Discussion in 'Off Topic' started by Amstell_s Bitch, Sep 10, 2006.
What's the easiest introductory Chimamanda book to get a white, right-winger?
can you tell me more? All I know is her TED Talk, to be honest, but I'm thinking this friend could do with the literature.
I think it's the transcript of that ñññññññ
Sadly, I haven't read anything else by her yet, but I've heard nothing but great stuff about Americanah and Half of a Yellow Sun.
Half of a Yellow Sun - the Biafran war disrupts middle-class university academic life. Seen through the eyes of a young kid from a village taken in as a servant, the daughter of a rich family, and a wide-eyed British academic.
Purple Hibiscus - coming of age story with a dictatorial father set against the backdrop of a military coup.
Americanah - looks at the different experiences Nigerians can have as immigrants through two former lovers, one who went to the UK and the other to the US.
That Thing Around Your Neck is a short story collection I’ve not got round to yet.
Just finished reading Seven Lies which was a fun, enagaging read and pretty dark at times.
I read The Ministry of Fear by Graham Green. Set and published during WWII London, a man starts to suspect he’s got involved in a conspiracy.
I started Girl, Woman, Other yesterday and I’m racing through it. I’d recommend.
I've heard/read many people putting it as their favourite book of 2019. It's so high in my TBR that I might as well get to it.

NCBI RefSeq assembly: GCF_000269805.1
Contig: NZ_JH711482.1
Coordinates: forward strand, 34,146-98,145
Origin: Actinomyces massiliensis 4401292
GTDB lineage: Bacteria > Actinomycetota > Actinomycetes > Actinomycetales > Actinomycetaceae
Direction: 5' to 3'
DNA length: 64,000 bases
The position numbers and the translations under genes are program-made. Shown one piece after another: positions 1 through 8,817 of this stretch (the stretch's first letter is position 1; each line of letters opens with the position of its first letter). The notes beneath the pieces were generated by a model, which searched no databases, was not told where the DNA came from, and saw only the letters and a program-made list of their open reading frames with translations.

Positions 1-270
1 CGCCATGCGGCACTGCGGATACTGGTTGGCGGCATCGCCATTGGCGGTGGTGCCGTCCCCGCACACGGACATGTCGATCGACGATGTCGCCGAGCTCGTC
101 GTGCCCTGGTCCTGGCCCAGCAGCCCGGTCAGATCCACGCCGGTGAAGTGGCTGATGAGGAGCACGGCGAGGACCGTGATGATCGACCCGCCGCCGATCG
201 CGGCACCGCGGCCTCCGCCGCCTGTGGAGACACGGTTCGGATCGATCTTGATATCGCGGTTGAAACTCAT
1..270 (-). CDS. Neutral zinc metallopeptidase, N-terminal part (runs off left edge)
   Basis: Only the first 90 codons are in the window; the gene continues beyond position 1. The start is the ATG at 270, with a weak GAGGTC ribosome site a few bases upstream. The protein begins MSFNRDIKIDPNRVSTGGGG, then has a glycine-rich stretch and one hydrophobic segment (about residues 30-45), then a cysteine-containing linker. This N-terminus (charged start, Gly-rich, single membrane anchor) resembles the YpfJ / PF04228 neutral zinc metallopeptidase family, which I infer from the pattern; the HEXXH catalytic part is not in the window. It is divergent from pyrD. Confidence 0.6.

But first, I need to catch my breath after finishing
I checked how many pages the Evaristo has and... I'm gonna leave that length and girth for when I don't have exams every other day (aka I am in a novella mood).
So I read this today in almost one sitting:
It is incredible. Like How dare you, Robbie Arnott? You had no right to do that to me! incredible.
If you're into magical realism (Gabriel García Marquez, Neil Gaiman, etc.), get into it. I can't believe this is his debut and I'm already salivating at the idea of his next novel coming out in just two weeks.
My friend recommended "They Both Die at The End" by Adam Silvera and tears were shed. What a book to read during a pandemic and working through a past relationship.
I'll be sending this book to my friend that I always travel with and lives in Finland...we are going to snail mail our book recommendations from here on out!
My paperback edition is 450, but it certainly doesn’t feel that long. The structure is almost short story-like, with each chapter about 30-40 pages focussed on one of the characters.
You’ll then see a completely different story or the same events seen through another perspective. I’ve found it hard to concentrate over the lockdown, but this is drawing me in and it’s gagging me.
Your description of it reminds me of Disappearing Earth. The trigger of the story (the kidnapping of two sisters) stays in the background for most of the book and most of the time you read about these peripheral female characters and see how that event affected them (or not). I listened to a podcast with the author where she talked about how she wanted to write about different types of violence towards women and I gay gasped when I realised I had overlooked some of them. So much to unpack in it.